Diptyque Eau Capitale Eau de Parfum is a lighter, barely-in-bloom rose with leafy greens and light, woody and earthy tones. It was primarily a rose and patchouli scent with a greener, fresher rose being the dominant note until deep into development where the patchouli showed up more noticeably in the drydown. These are the notes:
- top notes: pink pepper, bergamot
- heart notes: rose
- base notes: patchouli
It opened with soft, lightly jammy rose with an effervescent citrus that morphed into an aromatic, fresh rose with tender green leaves in the early morning with damp soil beneath the shrub. The rose was lifted by the peppery and green notes and was fresh rather than jammy, despite that opening moment of sweetness.
The development was more linear, so for the most part, what was experienced after the first 15 minutes was very much the remainder of the fragrance. I found that the green characteristic waxed and waned over time before becoming harder to detect at the fourth hour, which was when the patchouli came forward more and met with the fresh rose.
For testing, I used 1/3 of a 0.7ml sample vial dabbed to the underside and topside of my wrist area on my left arm. I used an unscented moisturizer prior to applying the scent as this is also my swatching arm (aka, incredibly parched at any given moment) as I found scent did not hold well here otherwise.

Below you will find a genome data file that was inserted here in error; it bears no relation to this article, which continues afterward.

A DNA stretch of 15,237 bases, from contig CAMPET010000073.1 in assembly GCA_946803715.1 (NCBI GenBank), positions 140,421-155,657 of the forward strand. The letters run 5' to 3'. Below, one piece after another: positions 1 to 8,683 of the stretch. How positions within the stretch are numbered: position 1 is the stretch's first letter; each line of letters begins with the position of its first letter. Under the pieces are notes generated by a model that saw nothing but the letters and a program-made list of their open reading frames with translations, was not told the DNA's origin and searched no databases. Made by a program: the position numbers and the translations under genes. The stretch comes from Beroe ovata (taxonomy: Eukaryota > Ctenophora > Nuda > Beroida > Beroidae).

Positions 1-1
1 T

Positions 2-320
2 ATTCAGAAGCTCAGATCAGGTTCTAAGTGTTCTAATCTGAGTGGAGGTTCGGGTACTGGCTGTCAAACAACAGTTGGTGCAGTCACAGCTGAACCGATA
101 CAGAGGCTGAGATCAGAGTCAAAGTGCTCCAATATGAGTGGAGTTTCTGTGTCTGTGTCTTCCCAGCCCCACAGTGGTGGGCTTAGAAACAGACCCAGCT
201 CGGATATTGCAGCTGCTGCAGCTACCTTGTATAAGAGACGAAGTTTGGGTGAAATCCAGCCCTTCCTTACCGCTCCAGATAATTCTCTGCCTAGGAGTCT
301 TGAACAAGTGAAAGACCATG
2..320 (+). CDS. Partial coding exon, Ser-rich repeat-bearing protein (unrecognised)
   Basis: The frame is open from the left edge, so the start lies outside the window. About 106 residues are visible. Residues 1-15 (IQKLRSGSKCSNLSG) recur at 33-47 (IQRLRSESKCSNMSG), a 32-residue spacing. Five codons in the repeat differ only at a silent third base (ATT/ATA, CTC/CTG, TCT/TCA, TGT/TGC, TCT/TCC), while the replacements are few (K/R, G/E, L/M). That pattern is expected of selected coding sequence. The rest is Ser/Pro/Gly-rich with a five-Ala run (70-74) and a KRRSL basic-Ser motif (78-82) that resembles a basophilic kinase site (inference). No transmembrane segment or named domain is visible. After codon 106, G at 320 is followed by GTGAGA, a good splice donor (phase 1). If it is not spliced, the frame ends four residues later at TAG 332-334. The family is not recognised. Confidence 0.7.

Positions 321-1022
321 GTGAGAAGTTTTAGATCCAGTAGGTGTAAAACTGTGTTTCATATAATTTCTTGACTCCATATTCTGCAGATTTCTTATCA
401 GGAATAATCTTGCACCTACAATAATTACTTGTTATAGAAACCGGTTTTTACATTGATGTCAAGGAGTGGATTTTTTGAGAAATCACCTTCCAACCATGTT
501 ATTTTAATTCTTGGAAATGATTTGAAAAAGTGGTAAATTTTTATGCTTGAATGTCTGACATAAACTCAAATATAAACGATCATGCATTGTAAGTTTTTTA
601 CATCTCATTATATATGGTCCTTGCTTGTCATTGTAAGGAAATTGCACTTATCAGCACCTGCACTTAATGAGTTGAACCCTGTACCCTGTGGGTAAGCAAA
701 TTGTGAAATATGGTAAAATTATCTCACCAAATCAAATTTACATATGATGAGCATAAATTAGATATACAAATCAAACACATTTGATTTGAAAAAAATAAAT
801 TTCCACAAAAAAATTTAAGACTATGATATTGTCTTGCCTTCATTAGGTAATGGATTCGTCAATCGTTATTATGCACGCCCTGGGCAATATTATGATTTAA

I purchased my sample in January 2022; fragrances are known to be reformulated over their lifetime , so be mindful of when a review was made, e.g. a review from 2010 may not reflect what the same-named perfume smells like in 2022.
It lasted for six hours until it was a skin-scent and about 10 hours before it was quite difficult to detect on my skin. It had moderate sillage for the first three hours and projected readily above my wrist for the first four hours.
It’s a fragrance that earns a lot of comparisons to Frederic Malle’s Portrait of a Lady, which I would say is a darker, much more intense and nuanced fragrance–more to it, simply–whereas Eau Capitale is lighter, fresher, and more linear. I personally found Portrait of a Lady to have entirely too much projection and sillage that something like Eau Capitale would suit me better from that perspective, but Eau Capitale lacks the smoky, woody aspects of Portrait of a Lady, so they are definitely not that similar in practice.